<p><li> <tt>STRINGS</tt> and <tt>VECTORS</tt> of 
   <tt>STRINGS</tt> along with the usual simple arguments to 
   routines are supported as are functions returning 
   <tt>STRINGS</tt> or numbers. Arrays
   of pointers to strings and values of structures as C arguments, 
   will soon be
   implemented. 
   After learning the machinery of <tt>cfortran.h</tt>, users can expand 
   it to create custom types of arguments. [This requires no modification to
   <tt>cfortran.h</tt>, all the preprocessor 
   directives required to implement the
   custom types can be defined outside <tt>cfortran.h</tt>]

<p><li> <tt>cfortran.h</tt> requires each routine to be exported to be explicitly set up. 
   While is usually only be done once in a header file it would be best if
   applications were required to do no work at all in order to cross languages.
   <tt>cfortran.h</tt>'s simple syntax could be a convenient back-end for a program
   which would export <i>FORTRAN</i> or C routines directly from the source code. 
</ol>


<h3>Example 1 </h3>
            <tt>cfortran.h</tt> has been used to make the C header file <tt>hbook.h</tt>, 
            which then gives any C programmer, e.g. <tt>example.c</tt>, full and 
            completely transparent access to <b>CERN</b>'s <b>HBOOK</b> library of routines.
            Each <b>HBOOK</b> routine required about 3 lines of simple code in
            <tt>hbook.h</tt>. The example also demonstrates how <i>FORTRAN</i> common blocks
            are defined and used.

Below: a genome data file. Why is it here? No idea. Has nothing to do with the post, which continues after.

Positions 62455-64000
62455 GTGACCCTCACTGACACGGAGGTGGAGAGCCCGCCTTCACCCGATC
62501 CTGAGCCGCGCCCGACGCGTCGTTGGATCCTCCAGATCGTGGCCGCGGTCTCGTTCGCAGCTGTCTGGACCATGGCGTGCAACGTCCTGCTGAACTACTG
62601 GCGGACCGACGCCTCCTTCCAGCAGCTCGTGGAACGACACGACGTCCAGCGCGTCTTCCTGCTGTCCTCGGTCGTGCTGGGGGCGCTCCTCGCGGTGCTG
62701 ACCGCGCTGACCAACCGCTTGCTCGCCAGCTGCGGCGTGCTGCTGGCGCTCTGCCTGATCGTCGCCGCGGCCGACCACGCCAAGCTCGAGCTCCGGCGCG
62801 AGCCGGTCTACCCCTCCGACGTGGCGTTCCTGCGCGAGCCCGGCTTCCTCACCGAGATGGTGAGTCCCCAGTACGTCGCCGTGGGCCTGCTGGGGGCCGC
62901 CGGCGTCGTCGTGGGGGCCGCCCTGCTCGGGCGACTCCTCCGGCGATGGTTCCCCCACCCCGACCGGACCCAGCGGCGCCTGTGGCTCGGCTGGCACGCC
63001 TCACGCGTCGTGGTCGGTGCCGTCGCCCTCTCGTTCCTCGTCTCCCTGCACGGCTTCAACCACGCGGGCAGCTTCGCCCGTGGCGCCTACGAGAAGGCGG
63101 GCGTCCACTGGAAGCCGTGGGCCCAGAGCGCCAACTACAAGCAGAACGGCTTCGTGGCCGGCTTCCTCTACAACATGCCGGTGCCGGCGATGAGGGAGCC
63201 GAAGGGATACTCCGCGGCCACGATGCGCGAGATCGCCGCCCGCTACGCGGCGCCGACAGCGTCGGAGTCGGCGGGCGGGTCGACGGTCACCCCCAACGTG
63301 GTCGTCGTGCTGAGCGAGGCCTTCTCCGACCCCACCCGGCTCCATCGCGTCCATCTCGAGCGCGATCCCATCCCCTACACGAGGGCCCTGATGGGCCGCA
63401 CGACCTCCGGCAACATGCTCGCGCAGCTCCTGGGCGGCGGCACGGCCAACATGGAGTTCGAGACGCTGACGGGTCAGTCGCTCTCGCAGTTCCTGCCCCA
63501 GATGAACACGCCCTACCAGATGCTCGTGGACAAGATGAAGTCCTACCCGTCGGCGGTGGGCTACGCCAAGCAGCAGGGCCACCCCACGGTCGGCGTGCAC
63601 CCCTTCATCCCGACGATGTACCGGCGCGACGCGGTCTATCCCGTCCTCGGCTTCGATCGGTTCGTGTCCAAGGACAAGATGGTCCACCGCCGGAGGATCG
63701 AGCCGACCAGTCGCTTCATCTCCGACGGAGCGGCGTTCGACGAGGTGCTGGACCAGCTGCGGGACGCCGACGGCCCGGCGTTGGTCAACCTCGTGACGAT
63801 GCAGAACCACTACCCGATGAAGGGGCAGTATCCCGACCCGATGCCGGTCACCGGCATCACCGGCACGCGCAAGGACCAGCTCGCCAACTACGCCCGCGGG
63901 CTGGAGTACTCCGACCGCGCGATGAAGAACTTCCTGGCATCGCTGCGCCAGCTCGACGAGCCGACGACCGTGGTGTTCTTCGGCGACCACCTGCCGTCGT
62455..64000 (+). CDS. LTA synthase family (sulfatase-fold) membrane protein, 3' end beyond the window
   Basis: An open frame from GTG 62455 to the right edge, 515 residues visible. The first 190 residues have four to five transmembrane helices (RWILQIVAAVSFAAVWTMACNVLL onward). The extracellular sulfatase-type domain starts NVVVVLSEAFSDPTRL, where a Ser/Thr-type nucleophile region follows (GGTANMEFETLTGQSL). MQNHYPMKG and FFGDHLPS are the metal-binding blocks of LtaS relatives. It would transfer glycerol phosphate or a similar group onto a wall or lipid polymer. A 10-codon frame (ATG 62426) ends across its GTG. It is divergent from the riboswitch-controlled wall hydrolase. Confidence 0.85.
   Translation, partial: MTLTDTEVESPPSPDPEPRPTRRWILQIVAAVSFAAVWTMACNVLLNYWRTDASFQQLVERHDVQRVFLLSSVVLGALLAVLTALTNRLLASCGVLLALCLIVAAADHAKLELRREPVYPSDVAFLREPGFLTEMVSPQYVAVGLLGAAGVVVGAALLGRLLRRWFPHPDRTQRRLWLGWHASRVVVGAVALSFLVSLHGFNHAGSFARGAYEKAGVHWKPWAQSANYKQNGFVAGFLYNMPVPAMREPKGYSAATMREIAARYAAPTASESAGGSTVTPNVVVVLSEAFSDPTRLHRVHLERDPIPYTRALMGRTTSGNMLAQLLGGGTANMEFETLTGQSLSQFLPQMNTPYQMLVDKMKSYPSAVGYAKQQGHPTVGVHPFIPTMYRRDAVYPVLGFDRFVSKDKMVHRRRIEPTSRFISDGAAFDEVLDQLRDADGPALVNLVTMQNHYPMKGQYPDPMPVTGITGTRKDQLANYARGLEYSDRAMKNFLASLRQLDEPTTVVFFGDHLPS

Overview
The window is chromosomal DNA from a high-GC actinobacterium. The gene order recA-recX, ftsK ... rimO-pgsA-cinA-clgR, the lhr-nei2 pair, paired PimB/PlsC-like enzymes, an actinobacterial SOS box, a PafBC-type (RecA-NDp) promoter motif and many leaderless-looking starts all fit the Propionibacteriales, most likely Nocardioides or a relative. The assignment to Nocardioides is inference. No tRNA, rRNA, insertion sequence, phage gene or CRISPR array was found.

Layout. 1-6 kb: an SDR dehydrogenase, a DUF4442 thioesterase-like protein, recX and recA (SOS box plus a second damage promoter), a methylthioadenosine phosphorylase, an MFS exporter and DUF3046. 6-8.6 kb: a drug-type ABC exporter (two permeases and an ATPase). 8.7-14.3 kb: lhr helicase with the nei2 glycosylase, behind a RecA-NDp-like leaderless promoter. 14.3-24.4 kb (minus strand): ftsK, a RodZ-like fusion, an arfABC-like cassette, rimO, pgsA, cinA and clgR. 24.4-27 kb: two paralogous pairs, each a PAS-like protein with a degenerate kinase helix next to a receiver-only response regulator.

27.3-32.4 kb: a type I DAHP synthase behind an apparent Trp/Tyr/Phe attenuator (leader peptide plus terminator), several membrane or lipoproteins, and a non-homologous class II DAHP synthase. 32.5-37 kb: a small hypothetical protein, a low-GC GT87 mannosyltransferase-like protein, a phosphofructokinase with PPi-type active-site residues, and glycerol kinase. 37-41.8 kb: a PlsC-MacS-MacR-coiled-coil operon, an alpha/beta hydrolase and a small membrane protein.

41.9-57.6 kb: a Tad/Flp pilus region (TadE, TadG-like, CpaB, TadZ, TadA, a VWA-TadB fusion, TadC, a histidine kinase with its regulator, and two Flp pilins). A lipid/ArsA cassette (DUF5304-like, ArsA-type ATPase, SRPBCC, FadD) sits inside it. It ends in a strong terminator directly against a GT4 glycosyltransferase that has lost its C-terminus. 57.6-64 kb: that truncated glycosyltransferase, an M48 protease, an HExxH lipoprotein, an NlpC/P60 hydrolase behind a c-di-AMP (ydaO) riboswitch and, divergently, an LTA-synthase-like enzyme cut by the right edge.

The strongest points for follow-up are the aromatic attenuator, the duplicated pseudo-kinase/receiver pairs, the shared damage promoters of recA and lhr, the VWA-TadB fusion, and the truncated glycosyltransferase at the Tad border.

<FONT COLOR="#993300"><pre>
/* hbook.h */
#include "cfortran.h"
        :
PROTOCCALLSFSUB6(HBOOK1,hbook1,INT,STRING,INT,FLOAT,FLOAT,FLOAT)
#define HBOOK1(ID,CHTITLE,NX,XMI,XMA,VMX)                        \
     CCALLSFSUB6(HBOOK1,hbook1,INT,STRING,INT,FLOAT,FLOAT,FLOAT, \
               ID,CHTITLE,NX,XMI,XMA,VMX) 
        :
/* end hbook.h */



/* example.c */
#include "hbook.h"
        :
typedef struct {
  int lines;  
  int status[SIZE];
  float p[SIZE];  /* momentum */
} FAKE_DEF;
#define FAKE COMMON_BLOCK(FAKE,fake)
COMMON_BLOCK_DEF(FAKE_DEF,FAKE);
        :
main ()
{
        :
           HBOOK1(1,"pT spectrum of pi+",100,0.,5.,0.);
/* c.f. the call in FORTRAN:
      CALL HBOOK1(1,'pT spectrum of pi+',100,0.,5.,0.)
*/
        :
  FAKE.p[7]=1.0;
	:
}           
</pre></font>

<b>N.B.</b> 
<ol>
   <li> The routine is language independent.
   <li> <tt>hbook.h</tt> is machine independent.  
   <li> Applications using routines via <tt>cfortran.h</tt> are machine independent.
</ol>

<h3>Example 2</h3> Many VMS System calls are most easily called from <i>FORTRAN</i>, but
            <tt>cfortran.h</tt> now gives that ease in C.
<FONT COLOR="#993300"><pre>
#include "cfortran.h"

PROTOCCALLSFSUB3(LIB$SPAWN,lib$spawn,STRING,STRING,STRING)
#define LIB$SPAWN(command,input_file,output_file)          \
     CCALLSFSUB3(LIB$SPAWN,lib$spawn,STRING,STRING,STRING, \
                  command,input_file,output_file)

main ()
{
LIB$SPAWN("set term/width=132","","");
}
</pre></font>
Obviously the <tt>cfortran.h</tt> command above could be put into a header file along
with the description of the other system calls, but as this example shows, it's
not much hassle to set up <tt>cfortran.h</tt> for even a single call.


<h3>Example 3</h3> <tt>cfortran.h</tt> and the source cstring.c create the cstring.obj library 
            which gives <i>FORTRAN</i> access to all the functions in C's system 
            library described by the system's C header file <tt>string.h</tt>.
<FONT COLOR="#993300"><pre>
C     EXAMPLE.FOR
      PROGRAM EXAMPLE
      DIMENSION I(20), J(30)
        :
      CALL MEMCPY(I,J,7)